Nadia, Jess, Tomma and Ash are back with another fascinating historical timeslip adventure in the Time School series. The four friends are in Year 7 in a Yorkshire mill town near Leeds when Nadia learns some sad news – her grandfather has passed away. She is asked to give a eulogy at his funeral and realises how little she knows about his – about her own – Polish heritage.
A power cut makes them late for school and in a mad rush to board the train, they find themselves all alone in a strange carriage. This seems unnervingly familiar as they soon realise that it’s happening again. They are travelling back in time. But to when?
Arriving at school, it doesn’t look like the school they visited in 1918 for their first Time School adventure, nor does it look like their modern school in 2020. As they join the other children in lessons, they find that this is not a happy time. The winter has been incredibly harsh and cold, unemployment and food shortages are causing hardship and hunger, while a group of bullies is making children’s lives miserable. One particular target is a Polish boy named Kam. Nadia and her friends get to know him and begin to understand that the end of the Second World War did not mean peace for everyone.
Following the war, Polish people living in the UK went through an incredibly difficult time. Maps were redrawn and Poland was broken up with some of the land going to Russia. This caused distrust and hostility. Despite having served with the British army, many Polish people were treated with suspicion – Were they Russian spies? Perhaps they should just go back where they came from? There was sometimes little understanding that returning to their Russian-controlled homeland would mean severe consequences for fighting with the British. Then, in March 1947, the Polish Resettlement Act officially allowed Polish people to remain and work in the UK. Unfortunately, despite the new legislation, it took many years for these new residents to be accepted and honoured for their contribution to the war effort.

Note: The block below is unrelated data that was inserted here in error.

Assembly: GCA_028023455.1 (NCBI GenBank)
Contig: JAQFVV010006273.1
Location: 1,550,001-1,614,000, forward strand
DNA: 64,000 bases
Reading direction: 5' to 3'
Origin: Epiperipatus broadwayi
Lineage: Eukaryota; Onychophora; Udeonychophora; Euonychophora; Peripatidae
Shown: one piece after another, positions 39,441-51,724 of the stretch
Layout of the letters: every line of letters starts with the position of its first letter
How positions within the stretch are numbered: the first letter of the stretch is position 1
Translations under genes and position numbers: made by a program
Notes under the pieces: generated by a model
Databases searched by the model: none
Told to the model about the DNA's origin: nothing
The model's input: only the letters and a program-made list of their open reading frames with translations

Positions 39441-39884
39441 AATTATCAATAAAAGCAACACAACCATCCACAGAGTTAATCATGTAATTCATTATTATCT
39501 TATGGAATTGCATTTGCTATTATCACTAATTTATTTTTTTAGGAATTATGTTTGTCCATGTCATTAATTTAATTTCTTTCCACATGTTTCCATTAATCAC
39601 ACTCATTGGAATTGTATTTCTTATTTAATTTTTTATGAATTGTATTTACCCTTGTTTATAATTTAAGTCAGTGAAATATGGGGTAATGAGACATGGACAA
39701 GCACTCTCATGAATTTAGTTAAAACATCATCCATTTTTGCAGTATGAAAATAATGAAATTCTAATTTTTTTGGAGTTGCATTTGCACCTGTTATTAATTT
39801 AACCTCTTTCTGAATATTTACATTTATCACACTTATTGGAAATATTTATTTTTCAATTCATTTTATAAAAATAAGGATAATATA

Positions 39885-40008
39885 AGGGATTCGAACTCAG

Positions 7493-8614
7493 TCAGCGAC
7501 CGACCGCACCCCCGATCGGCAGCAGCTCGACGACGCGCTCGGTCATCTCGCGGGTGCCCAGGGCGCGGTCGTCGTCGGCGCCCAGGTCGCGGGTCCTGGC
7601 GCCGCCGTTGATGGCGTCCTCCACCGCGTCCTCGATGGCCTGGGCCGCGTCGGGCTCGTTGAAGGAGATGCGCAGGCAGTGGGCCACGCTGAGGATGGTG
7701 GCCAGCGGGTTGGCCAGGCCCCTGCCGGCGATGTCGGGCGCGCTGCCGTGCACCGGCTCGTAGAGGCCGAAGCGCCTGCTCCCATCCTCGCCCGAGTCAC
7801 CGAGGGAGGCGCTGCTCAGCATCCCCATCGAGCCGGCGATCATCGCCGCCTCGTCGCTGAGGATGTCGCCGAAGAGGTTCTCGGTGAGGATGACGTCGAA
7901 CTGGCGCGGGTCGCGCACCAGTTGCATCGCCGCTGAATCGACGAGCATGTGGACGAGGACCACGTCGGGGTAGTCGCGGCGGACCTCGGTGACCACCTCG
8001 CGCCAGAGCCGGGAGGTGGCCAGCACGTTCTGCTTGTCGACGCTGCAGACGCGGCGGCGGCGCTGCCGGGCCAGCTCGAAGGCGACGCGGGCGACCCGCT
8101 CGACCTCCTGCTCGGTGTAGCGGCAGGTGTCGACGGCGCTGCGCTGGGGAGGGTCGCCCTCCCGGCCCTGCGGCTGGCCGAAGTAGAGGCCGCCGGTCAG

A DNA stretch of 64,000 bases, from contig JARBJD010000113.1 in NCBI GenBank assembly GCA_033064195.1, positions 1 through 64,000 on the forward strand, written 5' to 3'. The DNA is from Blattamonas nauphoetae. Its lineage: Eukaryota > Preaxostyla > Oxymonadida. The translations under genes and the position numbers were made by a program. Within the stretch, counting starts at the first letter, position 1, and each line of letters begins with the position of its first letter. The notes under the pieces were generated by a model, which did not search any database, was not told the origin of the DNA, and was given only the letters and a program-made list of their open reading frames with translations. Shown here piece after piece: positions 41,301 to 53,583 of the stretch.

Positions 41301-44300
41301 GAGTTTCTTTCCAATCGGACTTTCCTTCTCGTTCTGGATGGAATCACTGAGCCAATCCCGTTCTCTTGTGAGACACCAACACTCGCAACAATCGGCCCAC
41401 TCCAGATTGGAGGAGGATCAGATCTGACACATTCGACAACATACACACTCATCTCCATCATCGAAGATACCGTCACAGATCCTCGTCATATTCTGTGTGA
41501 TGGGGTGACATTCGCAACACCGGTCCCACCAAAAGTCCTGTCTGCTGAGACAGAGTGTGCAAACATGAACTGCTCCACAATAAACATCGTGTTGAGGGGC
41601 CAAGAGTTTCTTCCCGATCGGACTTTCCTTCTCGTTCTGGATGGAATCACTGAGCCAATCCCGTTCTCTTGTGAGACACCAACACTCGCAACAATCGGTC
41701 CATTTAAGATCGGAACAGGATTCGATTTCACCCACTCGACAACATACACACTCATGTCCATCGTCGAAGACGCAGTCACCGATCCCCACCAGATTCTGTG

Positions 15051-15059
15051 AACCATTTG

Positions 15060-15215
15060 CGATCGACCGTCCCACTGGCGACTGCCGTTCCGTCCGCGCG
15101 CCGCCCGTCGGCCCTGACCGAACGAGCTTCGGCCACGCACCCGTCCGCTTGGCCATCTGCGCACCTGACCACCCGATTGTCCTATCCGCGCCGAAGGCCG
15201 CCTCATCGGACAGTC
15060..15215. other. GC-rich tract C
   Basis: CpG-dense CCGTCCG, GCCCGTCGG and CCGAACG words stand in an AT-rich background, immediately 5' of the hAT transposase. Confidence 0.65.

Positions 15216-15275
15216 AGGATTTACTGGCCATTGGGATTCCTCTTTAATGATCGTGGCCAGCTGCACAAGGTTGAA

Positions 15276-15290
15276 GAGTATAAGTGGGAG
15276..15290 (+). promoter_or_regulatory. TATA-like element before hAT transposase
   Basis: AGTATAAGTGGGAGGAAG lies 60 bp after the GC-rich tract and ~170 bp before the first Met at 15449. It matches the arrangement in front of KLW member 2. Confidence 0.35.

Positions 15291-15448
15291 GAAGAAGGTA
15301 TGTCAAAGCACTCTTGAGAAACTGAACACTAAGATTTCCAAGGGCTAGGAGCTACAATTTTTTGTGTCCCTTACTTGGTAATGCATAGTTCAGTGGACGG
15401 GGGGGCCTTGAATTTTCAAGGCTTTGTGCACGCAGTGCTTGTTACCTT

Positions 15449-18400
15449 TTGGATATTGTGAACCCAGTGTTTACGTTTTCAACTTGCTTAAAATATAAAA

Nadia is faced with the harsh reality of Kam and his family’s struggle to be Polish in a community who didn’t want them once the war was over. She and her friends learn important lessons about respect for others, the roots of racism and how the past must be changed before it’s too late. They race against time to stand up for what is right and make a difference to those who have done so much to support Britain in the war.
Nikki Young has an incredibly unique approach to the study of the Second World War for children. Focussing on the after effects of decisions made once peace was declared allows readers to look deeper at the longer term impact of this point in history. Links to modern families and heritage makes the learning personal as children realise that they may know someone whose ancestors were involved in this significant moment of the past.
I love the idea of thinking about those who have come before us – those who have lived, worked or studied in the buildings we now inhabit. It’s a similar idea to the intriguing television series, A House Through Time. History is a living, breathing, always changing entity. It’s important for children to realise that they are a part of history and living through it, particularly now in 2020. The choices they make will have an impact that goes beyond themselves.
I can’t wait for the next books in the series when readers will be able to share in the heritage of the other two members of the group – Tomma and Ash. Nikki Young’s historical storytelling is sure to continue to entertain, educate and inspire children to find out more about their own family’s story.
Thank you to Nikki Young and Hashtag Press for this brilliant book!
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